By Chad M. Kohler
Brokerage firms figured out a long time ago that the term "stockbroker"
had developed a negative connotation among a large swath of potential
customers. A salesperson working for a brokerage firm today is likely
instead to refer to themselves as a "financial advisor" or "wealth
manager." These alternative monikers are designed to conjure up a
more positive, professional image than that of, say, a boiler room operator
pushing penny stocks on elderly widows. While the job title may be different,
the job itself remains the same: to sell securities.
To add more cachet and further differentiate themselves from the pack,
many in the industry have taken to emphasizing various professional designations
that they've obtained. It's not uncommon nowadays for a financial
advisor's business card to advertise a veritable alphabet soup of
designations after the advisor's name and job title.
To be sure, certain professional designations (such as the "CFP"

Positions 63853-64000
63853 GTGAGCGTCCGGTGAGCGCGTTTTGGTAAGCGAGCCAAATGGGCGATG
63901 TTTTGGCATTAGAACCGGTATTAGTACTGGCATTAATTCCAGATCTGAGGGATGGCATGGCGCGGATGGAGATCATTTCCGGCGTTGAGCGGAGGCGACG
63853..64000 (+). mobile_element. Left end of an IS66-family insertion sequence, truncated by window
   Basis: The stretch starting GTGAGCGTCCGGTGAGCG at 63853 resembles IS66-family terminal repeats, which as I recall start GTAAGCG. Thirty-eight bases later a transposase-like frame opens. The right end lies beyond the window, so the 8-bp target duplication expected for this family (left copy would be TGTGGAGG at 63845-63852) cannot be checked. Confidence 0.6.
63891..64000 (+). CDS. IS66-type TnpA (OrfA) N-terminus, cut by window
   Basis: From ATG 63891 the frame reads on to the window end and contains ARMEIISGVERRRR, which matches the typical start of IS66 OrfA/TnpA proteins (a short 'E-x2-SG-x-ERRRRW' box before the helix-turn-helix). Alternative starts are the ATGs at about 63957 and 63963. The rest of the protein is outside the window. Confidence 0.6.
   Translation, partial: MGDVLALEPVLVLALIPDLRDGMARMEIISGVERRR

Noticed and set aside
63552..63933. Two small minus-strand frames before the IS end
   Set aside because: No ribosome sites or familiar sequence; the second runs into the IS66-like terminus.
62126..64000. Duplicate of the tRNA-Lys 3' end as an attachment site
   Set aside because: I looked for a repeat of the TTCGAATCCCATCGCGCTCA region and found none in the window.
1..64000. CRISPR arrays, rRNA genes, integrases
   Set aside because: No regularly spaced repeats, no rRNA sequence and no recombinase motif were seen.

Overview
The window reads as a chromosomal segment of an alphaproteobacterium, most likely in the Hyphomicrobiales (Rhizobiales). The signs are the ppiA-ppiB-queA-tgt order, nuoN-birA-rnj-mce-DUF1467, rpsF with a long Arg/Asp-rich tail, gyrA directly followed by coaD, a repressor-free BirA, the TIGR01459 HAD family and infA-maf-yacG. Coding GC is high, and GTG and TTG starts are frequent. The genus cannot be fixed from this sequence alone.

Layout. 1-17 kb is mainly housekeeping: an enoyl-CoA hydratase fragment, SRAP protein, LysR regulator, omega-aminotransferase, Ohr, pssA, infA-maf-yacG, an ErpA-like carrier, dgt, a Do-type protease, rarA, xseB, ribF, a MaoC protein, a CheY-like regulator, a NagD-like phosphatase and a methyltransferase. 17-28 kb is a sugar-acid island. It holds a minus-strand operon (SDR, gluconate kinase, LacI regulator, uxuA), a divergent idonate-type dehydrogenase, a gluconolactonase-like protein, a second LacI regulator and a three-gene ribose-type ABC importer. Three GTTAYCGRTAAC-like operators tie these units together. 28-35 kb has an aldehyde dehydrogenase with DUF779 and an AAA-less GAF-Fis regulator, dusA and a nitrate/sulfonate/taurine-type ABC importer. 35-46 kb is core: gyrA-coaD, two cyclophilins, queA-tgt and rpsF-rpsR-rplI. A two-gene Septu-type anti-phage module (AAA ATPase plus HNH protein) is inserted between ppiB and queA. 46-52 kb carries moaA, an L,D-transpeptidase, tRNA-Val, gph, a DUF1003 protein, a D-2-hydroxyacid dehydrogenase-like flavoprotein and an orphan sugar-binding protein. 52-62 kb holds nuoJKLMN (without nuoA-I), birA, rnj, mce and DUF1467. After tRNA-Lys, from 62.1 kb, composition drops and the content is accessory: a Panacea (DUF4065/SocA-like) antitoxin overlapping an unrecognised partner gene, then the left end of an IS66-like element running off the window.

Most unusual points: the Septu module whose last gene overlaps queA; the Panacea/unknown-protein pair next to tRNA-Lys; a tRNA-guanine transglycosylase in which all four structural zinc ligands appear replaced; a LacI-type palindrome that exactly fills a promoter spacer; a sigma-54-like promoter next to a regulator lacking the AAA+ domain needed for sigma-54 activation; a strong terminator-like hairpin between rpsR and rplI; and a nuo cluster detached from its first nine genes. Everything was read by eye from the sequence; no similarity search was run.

for Certified Financial Planners issued by the Certified Financial Planner
Board of Standards, Inc.) are well regarded in the industry and require
extensive testing, experience, and ongoing continuing education.
Many other designations, however, are little more than marketing gimmicks.
In some cases a test doesn't even need to be taken; the designation
is "awarded" simply upon submitting an application and paying
a nominal fee.
If a salesperson is touting a professional designation, don't be afraid
to ask for more information. The Securities & Exchange Commission
(SEC) and the North American Securities Administrators Association (NASAA)
have issued a joint
Investor Bulletin recommending that investors ask the following questions:
- Who awarded your title?
- What are the training, ethical, and other requirements to receive the title?
- Did you have to take a course and pass a test?
- Does the designation require a certain level of work experience or education?
- To maintain the designation, are you required to take refresher courses?
- How can I verify your standing with this organization?
You can also do some homework on your own. The Financial Industry Regulatory
Authority (FINRA) maintains a comprehensive
database on professional designations. By simply typing in the professional designation
or acronym, you can quickly find all the basic information you need to
know, including if the designation has any prerequisites, is granted upon
passing an examination, and if there are any continuing education requirements.